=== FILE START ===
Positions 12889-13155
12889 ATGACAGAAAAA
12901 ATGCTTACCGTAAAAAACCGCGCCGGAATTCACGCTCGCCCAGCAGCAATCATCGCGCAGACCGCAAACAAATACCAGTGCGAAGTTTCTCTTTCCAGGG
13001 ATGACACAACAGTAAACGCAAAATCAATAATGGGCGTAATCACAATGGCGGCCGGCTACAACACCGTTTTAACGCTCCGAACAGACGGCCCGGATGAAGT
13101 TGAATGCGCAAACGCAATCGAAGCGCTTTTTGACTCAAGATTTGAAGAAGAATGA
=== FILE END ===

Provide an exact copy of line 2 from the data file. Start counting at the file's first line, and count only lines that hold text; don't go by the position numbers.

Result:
12889 ATGACAGAAAAA